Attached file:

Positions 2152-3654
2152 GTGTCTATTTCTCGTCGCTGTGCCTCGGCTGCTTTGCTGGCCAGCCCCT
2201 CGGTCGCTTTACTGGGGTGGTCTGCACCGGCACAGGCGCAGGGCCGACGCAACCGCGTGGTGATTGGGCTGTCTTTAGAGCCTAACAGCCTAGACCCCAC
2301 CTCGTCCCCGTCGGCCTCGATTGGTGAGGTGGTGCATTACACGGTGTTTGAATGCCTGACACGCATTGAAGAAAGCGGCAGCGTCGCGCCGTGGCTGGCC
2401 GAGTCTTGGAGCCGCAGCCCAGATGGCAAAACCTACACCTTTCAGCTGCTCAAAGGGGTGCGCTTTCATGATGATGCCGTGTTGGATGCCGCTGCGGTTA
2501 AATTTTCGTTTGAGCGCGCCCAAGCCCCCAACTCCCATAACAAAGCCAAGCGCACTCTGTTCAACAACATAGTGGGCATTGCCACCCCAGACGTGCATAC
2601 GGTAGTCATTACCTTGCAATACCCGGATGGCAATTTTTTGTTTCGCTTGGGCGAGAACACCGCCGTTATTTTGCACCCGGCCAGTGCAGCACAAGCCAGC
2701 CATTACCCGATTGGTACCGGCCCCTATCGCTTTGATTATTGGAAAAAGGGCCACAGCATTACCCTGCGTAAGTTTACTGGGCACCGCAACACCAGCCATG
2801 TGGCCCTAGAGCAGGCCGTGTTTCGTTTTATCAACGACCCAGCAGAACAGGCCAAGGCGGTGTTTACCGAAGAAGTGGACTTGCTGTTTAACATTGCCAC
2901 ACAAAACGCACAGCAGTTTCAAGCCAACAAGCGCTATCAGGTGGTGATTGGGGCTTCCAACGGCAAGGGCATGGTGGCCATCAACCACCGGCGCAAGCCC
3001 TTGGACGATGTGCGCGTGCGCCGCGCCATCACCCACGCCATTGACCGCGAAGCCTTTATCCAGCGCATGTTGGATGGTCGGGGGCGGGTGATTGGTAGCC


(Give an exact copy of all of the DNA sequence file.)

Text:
Positions 2152-3654
2152 GTGTCTATTTCTCGTCGCTGTGCCTCGGCTGCTTTGCTGGCCAGCCCCT
2201 CGGTCGCTTTACTGGGGTGGTCTGCACCGGCACAGGCGCAGGGCCGACGCAACCGCGTGGTGATTGGGCTGTCTTTAGAGCCTAACAGCCTAGACCCCAC
2301 CTCGTCCCCGTCGGCCTCGATTGGTGAGGTGGTGCATTACACGGTGTTTGAATGCCTGACACGCATTGAAGAAAGCGGCAGCGTCGCGCCGTGGCTGGCC
2401 GAGTCTTGGAGCCGCAGCCCAGATGGCAAAACCTACACCTTTCAGCTGCTCAAAGGGGTGCGCTTTCATGATGATGCCGTGTTGGATGCCGCTGCGGTTA
2501 AATTTTCGTTTGAGCGCGCCCAAGCCCCCAACTCCCATAACAAAGCCAAGCGCACTCTGTTCAACAACATAGTGGGCATTGCCACCCCAGACGTGCATAC
2601 GGTAGTCATTACCTTGCAATACCCGGATGGCAATTTTTTGTTTCGCTTGGGCGAGAACACCGCCGTTATTTTGCACCCGGCCAGTGCAGCACAAGCCAGC
2701 CATTACCCGATTGGTACCGGCCCCTATCGCTTTGATTATTGGAAAAAGGGCCACAGCATTACCCTGCGTAAGTTTACTGGGCACCGCAACACCAGCCATG
2801 TGGCCCTAGAGCAGGCCGTGTTTCGTTTTATCAACGACCCAGCAGAACAGGCCAAGGCGGTGTTTACCGAAGAAGTGGACTTGCTGTTTAACATTGCCAC
2901 ACAAAACGCACAGCAGTTTCAAGCCAACAAGCGCTATCAGGTGGTGATTGGGGCTTCCAACGGCAAGGGCATGGTGGCCATCAACCACCGGCGCAAGCCC
3001 TTGGACGATGTGCGCGTGCGCCGCGCCATCACCCACGCCATTGACCGCGAAGCCTTTATCCAGCGCATGTTGGATGGTCGGGGGCGGGTGATTGGTAGCC